It wouldn’t be all roses for the left. If Roe v Wade were overturned, there would be a period of time when abortions would not be legal at the federal level (they would still be legal in many states). However, the end result would be an environment where a woman’s right to a legal abortion was more strongly protected than it ever has been. What seems like the worst thing that could ever happen to the pro-life movement would probably end up being the best thing that could ever happen for abortion rights.

Consider what I say. If you are woman (or man) who votes only on the issue of abortion rights, you are wasting your vote. Stop worrying, it’s not going to change and if it did it might be for the better.

SCOTUS Battle as important as Cross Town Classic

Or maybe a little less…

The untimely death of Justice Antonin Scalia this weekend has started a partisan battle in Washington. The President is saying that he will nominate someone in due time which probably means about one month. Mitch McConnell, Leader of the Senate, is saying that no nominee of any stripes will be confirmed by the end of the President’s term, and this is an issue that must be left for the next President.

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The world will miss this important, colorful man.

The Republican leadership does a lot of infuriating and seemingly obstructionist things, but is this one Dems should be up in arms about? No, not at all. Whether you are a Republican or Democrat it should make no difference.

History offers very little in the way of precedent. In the last 80 years, there have been only two Supreme Court nominations during a presidential election.

  • The one that was confirmed was Anthony Kennedy but he was the third appointee for a seat that had been open for some time, so it doesn’t really count. Remember the vilification of Robert Bork? I met him a couple times. Nice guy, but comically disheveled.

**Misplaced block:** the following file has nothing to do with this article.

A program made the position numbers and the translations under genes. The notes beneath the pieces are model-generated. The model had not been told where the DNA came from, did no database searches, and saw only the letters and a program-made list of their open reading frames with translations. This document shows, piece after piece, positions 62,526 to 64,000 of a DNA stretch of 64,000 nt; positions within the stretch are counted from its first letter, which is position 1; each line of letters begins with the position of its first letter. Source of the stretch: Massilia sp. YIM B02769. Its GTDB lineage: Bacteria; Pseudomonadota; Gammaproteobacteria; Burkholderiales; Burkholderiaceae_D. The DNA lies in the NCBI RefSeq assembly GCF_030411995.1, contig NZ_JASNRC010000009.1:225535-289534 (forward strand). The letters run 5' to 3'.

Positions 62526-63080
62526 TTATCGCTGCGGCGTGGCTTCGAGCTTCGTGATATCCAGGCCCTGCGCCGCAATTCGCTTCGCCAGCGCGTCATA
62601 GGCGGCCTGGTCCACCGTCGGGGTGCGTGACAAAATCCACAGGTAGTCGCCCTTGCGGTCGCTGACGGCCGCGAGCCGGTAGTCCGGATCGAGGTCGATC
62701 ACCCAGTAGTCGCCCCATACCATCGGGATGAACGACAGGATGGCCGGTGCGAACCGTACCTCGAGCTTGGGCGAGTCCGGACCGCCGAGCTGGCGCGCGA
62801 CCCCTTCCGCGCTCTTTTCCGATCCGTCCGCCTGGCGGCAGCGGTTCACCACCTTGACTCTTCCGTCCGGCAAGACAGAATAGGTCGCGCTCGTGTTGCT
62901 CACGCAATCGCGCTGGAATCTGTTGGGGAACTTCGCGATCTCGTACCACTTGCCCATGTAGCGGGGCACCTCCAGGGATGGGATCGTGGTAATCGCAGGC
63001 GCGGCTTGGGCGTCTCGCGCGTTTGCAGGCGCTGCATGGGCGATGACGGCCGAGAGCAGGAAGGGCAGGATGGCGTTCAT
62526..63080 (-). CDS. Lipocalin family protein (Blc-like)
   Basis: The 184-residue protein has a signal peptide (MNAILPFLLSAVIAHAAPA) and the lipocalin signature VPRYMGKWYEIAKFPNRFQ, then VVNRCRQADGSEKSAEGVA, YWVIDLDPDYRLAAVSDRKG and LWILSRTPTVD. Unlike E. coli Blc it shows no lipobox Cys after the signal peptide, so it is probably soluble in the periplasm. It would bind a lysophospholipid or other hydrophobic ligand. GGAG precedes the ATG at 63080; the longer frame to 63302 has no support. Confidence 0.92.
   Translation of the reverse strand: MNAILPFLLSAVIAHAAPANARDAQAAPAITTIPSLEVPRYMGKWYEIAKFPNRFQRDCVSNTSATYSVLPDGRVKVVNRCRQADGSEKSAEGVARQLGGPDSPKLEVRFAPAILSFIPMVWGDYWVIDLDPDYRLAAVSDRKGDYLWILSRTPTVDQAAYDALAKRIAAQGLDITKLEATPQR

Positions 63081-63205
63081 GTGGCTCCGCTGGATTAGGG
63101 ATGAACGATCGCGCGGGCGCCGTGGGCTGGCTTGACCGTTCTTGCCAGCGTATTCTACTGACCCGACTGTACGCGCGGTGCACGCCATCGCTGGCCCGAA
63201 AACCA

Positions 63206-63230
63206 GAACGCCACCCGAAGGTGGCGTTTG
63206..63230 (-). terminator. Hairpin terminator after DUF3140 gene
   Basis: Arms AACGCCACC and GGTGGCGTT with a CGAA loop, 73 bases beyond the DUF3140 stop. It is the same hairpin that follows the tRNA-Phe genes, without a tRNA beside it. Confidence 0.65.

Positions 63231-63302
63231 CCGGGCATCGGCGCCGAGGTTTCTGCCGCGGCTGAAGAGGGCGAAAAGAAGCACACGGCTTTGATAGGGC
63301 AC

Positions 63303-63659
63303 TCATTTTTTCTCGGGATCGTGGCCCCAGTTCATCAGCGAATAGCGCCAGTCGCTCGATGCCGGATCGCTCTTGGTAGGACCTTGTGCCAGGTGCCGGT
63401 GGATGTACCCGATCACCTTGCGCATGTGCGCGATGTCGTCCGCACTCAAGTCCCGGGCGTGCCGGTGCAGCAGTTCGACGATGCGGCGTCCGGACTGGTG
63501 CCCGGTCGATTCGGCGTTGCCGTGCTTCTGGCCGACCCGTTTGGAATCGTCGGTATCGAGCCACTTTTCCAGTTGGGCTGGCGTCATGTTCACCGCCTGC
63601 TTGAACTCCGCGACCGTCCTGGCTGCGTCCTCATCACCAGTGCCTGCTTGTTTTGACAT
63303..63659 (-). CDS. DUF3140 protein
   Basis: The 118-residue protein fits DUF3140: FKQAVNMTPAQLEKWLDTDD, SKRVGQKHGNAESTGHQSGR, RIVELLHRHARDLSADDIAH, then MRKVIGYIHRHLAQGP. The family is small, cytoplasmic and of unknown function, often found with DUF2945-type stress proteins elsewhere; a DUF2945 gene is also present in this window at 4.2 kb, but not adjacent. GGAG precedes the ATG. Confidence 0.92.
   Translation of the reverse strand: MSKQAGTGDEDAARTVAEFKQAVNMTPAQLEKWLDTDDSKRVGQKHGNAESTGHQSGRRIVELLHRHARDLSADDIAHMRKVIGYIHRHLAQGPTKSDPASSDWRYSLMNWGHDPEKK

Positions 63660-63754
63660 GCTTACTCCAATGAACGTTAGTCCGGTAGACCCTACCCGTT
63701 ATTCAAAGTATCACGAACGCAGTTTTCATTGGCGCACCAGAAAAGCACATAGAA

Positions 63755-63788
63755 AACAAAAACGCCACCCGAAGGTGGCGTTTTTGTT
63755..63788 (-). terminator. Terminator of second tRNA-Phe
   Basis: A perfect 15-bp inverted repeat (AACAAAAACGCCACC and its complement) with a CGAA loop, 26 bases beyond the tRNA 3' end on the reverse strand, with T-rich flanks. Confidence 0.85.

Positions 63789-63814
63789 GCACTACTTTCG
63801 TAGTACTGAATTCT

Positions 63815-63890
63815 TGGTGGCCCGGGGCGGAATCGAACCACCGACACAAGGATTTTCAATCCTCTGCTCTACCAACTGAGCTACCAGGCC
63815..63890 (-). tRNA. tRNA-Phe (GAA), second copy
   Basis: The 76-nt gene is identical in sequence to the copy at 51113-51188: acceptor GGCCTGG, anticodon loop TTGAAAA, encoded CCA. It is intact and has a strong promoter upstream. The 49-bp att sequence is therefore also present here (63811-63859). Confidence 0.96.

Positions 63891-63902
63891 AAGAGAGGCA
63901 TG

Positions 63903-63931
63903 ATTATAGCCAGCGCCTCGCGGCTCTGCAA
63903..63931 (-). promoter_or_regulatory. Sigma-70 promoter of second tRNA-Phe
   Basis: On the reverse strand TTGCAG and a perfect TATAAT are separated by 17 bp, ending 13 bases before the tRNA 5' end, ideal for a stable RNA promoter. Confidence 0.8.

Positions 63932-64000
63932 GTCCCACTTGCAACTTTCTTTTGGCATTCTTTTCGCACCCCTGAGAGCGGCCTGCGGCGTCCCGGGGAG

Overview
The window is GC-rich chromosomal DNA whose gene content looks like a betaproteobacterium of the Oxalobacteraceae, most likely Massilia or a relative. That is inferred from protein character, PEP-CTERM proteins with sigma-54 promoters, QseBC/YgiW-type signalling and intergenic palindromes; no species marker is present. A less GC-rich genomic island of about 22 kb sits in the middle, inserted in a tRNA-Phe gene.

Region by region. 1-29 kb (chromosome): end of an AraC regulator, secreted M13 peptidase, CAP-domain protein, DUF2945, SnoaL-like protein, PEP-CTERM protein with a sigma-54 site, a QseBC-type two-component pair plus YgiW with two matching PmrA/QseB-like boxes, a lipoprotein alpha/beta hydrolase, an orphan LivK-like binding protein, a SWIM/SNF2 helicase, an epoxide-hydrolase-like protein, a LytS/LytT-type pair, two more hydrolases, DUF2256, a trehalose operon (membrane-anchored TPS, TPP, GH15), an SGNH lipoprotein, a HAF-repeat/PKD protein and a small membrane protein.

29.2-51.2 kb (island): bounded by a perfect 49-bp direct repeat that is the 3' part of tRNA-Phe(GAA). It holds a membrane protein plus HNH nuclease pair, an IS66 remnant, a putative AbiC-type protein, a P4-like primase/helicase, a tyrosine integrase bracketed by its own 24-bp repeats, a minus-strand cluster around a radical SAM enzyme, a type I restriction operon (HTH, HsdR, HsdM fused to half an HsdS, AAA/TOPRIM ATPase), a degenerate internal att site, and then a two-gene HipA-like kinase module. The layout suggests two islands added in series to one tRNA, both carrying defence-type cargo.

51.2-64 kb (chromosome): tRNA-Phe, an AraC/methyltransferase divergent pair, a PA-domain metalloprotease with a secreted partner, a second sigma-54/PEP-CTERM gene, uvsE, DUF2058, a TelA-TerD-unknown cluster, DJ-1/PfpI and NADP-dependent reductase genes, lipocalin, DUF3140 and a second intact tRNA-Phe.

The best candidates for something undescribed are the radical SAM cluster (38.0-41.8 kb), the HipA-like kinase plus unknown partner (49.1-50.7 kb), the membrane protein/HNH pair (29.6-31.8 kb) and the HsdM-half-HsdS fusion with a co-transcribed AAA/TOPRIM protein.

• The only true nomination during this period was Lyndon Johnson’s 1968 nomination which was not confirmed.

But it should be noted that during the 1968 hearings, the “Thurmond Rule” was created. The Thurmond Rule, named for long-time senator, Strom Thurmond, states just what Mitch McConnell voiced on Saturday – that no court nominations will be confirmed during an election year. Far more a guideline than a rule, it does still illustrate that the modern historical precedent is on McConnell’s side.

That may be little relief to you if you are a Democrat but there are better reasons to un-knot your knickers. First, just consider the simple mathematics behind it. The President knows that if he can get a candidate nominated before he goes, he has 100% chance of making it a Democrat (or one sympathetic to Democratic positions). If he passes and allows the next President to fill the seat, the uncertainty of the election reduces his odds to 50%.

On the other side of the aisle, the Republicans know that if they can’t hold off an Obama nomination, they stand a 0% chance of getting one of their nominees in place. But if they force the delay until there is a new President, their odds improve to 50%.

Maybe this is obvious, but from a political finagling perspective it illustrates that either side should do exactly what they are doing, and if the tables were reversed, it would be the Republican President promising to shove a nominee through the system and the Democrats promising to block it.

If my Democratic friends, continue to be enraged, here’s my final attempt to talk you off the ledge. Republican Presidents are notoriously rotten at picking conservative judges. To list a few examples, John Paul Stevens, nominated by Gerald Ford, was a leader of liberal jurisprudence at the time of his retirement. David Souter was appointed by George H Bush and is considered one of the most liberal judges on the bench. And most recently John Roberts, that handsome devil and Chief Justice appointed by George W Bush was the deciding vote upholding Obamacare.

So…

In nonpartisan times, I think the Senate would probably have the power to determine which President gets to appoint the next nominee, and in this day and age I think the it’s a foregone conclusion that the Republicans will hold true to their promise – and suffer little damage for it. Still, judges are fair by nature and those who make it to this level should not be feared.  Reserve your emotions for the positions that the candidates can control and don’t worry about the ones that are determined by simple math.

PS. It’s been nearly 8 weeks since I posted. I feel bad about that although my apology is largely directed at myself for getting too busy to do what I care about. I came out of the holidays with a new tutoring responsibility, a short eBook that I wanted to publish on learning multiplication tables without memorization, some 8-Bit Bats to sell, and several friends awaiting my attention on proposed business plans. I am still not caught up, but I am working back toward balance and more regular posts will return over the coming weeks.

Local Senior bests Author

A little more micro fiction because its Friday.

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The East Bank Club outdoor pool